When it comes to free trials vs. free samples there are a number of factors to consider when determining which type of complimentary products or services to pursue. Generally speaking a free sample is an item that is given out as a promotion by a company that you get to keep forever regardless of whether or not you do any business with the company. On the other hand a free trial is usually given out on a temporary basis, because of this free trials are generally electronic in nature, such as a free channel trial on a cable network. When it comes to free trials vs. free samples it’s important to remember that both are ultimately free for you, and so they don’t really have a downside. However if you have an option it’s always better to get free samples since in this case you will be able to keep what you are given on a permanent basis.
So why do companies give out free products or services in the first place? Companies offer free trials and samples as a way to get people interested in their products or services. In many cases they offer their free trials or samples to people who are not currently customers so that they can show them why they should become a customer. While companies may lose money in the short term by giving away things for free, the hope for them is that in the long term they will end up making money by gaining new customers. As a consumer you should take advantage of any types of free products or services that you can get. It’s important for you to remember that you shouldn’t feel obligated to pay for any products or services once you receive something for free from them. This doesn’t mean that you shouldn’t pay for anything, it simply means that you shouldn’t feel pressured into doing so. In some cases companies that provide you with free trials or samples may try to use tactics to guilt you into paying for something from them. Just remember that there’s no reason you should ever pay for anything unless you want to.
Free trials a offers that companies make that often are done so with some type of electronic product. Examples of free trials include a temporary upgrade in programming from a television provider, or a free software trial. At the end of the trial period the product that you were using will be deactivated. The hope from companies at this point is that you will see that whatever they had been given you for free is worth paying for, and now you will make a purchase. The main drawback of free trials is that at the end of the trial you are left without anything. Whatever the service was that you were enjoying will end and you won’t have access it to anymore without paying for it. Because of this free trials are generally more effective at attracting new customers. Unfortunately they are not as beneficial to the consumer because they don’t give them anything that they can continue to use moving forward.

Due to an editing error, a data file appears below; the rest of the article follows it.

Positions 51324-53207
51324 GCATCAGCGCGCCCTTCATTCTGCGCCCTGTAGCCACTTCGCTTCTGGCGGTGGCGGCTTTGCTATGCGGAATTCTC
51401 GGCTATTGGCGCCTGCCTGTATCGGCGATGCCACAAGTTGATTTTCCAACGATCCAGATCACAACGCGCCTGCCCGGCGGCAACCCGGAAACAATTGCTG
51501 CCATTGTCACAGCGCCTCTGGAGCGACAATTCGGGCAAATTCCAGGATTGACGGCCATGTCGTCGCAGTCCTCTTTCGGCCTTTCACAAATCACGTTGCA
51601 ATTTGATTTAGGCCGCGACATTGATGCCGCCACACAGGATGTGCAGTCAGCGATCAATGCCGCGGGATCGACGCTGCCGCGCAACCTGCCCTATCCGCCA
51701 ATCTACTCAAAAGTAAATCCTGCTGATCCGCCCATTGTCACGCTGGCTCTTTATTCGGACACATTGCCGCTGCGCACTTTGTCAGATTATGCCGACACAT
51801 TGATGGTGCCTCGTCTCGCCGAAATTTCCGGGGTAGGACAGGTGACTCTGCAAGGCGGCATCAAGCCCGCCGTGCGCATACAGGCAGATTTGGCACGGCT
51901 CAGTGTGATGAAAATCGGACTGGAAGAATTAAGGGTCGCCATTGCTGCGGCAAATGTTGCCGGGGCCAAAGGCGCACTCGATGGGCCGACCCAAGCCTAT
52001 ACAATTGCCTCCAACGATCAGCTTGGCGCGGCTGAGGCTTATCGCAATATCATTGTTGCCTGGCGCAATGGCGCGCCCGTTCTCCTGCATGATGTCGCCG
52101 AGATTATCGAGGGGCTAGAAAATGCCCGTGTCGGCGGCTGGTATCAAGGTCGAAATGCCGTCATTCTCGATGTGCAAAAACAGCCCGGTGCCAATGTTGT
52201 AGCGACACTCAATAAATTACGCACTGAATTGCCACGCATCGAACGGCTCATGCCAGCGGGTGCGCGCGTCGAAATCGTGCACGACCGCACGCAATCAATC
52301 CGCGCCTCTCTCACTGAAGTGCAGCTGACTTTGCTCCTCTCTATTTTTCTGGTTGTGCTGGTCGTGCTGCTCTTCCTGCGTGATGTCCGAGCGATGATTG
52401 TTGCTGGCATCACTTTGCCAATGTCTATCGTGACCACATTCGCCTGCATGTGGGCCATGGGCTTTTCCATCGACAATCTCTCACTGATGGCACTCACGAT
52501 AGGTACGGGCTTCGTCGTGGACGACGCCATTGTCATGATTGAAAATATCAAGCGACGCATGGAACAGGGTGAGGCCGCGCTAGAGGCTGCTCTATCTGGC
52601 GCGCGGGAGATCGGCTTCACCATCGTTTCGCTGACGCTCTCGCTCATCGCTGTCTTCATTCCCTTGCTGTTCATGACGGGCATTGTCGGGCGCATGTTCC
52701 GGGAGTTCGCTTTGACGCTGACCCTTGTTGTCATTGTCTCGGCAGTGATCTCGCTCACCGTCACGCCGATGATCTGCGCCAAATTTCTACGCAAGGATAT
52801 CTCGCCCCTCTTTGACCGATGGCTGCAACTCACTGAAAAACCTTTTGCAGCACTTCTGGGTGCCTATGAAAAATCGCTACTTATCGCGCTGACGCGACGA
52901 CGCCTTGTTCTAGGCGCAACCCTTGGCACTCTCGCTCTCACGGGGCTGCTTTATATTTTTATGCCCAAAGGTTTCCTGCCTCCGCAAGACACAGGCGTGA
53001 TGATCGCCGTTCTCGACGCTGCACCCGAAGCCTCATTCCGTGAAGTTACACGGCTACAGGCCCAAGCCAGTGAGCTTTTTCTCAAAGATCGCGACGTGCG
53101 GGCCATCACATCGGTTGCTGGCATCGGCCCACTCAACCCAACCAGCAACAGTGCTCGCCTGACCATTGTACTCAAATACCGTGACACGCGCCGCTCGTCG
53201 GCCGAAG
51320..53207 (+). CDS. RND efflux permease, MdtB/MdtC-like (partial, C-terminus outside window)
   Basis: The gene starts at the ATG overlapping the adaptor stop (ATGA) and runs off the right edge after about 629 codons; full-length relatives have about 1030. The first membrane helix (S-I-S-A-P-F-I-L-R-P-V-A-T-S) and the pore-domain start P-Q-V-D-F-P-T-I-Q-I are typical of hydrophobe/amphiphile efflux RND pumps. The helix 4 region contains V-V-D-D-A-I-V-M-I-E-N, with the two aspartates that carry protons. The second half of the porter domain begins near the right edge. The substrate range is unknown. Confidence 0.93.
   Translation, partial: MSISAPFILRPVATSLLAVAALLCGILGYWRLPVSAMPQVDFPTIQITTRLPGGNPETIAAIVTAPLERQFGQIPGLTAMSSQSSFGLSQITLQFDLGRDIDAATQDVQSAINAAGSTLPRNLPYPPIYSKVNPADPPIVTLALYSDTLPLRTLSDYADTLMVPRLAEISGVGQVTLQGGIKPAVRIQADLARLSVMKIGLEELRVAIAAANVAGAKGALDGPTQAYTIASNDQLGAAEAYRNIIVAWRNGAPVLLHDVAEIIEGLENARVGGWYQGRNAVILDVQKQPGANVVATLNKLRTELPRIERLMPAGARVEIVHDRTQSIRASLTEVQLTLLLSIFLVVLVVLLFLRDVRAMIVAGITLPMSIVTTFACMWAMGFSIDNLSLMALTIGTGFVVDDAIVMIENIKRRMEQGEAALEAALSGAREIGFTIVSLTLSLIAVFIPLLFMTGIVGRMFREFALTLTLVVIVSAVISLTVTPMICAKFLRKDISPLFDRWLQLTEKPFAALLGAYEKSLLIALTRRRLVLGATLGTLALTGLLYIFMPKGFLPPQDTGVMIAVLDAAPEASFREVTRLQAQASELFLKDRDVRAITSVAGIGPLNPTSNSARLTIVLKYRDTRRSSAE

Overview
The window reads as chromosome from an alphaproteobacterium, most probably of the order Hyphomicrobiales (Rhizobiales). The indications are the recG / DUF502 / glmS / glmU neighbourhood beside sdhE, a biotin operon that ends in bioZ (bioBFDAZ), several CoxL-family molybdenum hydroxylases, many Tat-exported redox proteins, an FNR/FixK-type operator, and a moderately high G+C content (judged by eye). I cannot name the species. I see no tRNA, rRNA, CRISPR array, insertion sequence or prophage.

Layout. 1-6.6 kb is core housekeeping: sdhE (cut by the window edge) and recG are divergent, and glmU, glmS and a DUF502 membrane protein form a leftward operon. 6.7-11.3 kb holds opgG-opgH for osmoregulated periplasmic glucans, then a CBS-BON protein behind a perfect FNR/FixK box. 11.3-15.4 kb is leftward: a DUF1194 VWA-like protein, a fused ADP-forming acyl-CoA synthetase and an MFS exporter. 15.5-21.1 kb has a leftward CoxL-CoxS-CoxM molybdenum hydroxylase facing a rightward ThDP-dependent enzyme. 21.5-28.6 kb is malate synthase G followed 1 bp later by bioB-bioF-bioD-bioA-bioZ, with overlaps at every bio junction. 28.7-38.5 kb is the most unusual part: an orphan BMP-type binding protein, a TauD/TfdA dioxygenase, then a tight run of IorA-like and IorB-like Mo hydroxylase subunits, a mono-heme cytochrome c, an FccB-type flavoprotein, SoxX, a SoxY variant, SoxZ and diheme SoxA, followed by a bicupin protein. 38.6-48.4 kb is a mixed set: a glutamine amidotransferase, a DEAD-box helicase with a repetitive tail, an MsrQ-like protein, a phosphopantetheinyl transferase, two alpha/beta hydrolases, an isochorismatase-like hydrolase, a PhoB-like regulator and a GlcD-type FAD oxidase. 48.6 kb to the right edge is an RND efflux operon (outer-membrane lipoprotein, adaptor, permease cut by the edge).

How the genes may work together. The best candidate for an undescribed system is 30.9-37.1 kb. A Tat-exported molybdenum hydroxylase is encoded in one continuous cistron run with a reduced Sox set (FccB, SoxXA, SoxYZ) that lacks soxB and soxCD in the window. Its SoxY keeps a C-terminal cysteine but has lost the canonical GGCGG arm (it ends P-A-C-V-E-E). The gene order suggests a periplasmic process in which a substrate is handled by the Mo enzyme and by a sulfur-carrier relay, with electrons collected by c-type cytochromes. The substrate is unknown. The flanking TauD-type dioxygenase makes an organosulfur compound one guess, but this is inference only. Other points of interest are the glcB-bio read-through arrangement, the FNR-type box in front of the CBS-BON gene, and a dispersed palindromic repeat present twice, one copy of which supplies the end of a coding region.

Free samples differ from free trials primarily due to the fact that they offer the consumer something that they can keep forever. Free samples are giving out for the same reason that free trials are, to attract new customers. Examples of free samples may include cosmetic products or just about any other type of supply you can imagine. By giving potential customers a trial size of their product companies hope to showcase the value of their product which will likely lead to future sales for them. The biggest plus for the consumer is that they are left with something on a permanent basis. The free samples they get won’t ever simply quit working, they may run out or expire, but they are the consumer’s to keep forever. Because of this free samples are by far the more popular choice for consumers when they are looking at the various free product or services that are available to them.
So how exactly do you go about getting free samples or free trials from companies? The easiest way is to go online and look at the various offers that are available. You can go directly to a company website to see what they offer, or you can use a search engine to find what you are looking for. When using a search engine make sure that you don’t click on anything that looks suspicious or seems too good to be true. Unfortunately there are a lot of people out there that will try to take advantage of you and if you aren’t careful you could end up the victim of a computer virus or some other nefarious thing. While this should be a concern, it shouldn’t preoccupy you. Just use good judgement and common sense, and make sure that you treat any too good to be true offers as possible scams. If you are ever uncertain about an offer try using a search engine to find out about it. Chances are that if the offer is good, or a scam, there will be plenty of people talking about it online.
The free trials vs. free samples debate is one that centers around the benefit to the consumer. Free trials give you the opportunity to see what a service is like for a limited amount of time before you make a purchase. If you are leaning toward paying for a service then a free trial is a great way for you to explore it before making a financial commitment. On the other hand it free trials are limiting since they only offer you a short period of time to enjoy a service. Free samples are much more open ended since you can accept any free samples you can get and expect to enjoy using them on a permanent basis. Ultimately anytime you can get something for free it’s a plus, but if you have your choice then free samples are clearly a better option than a free trial.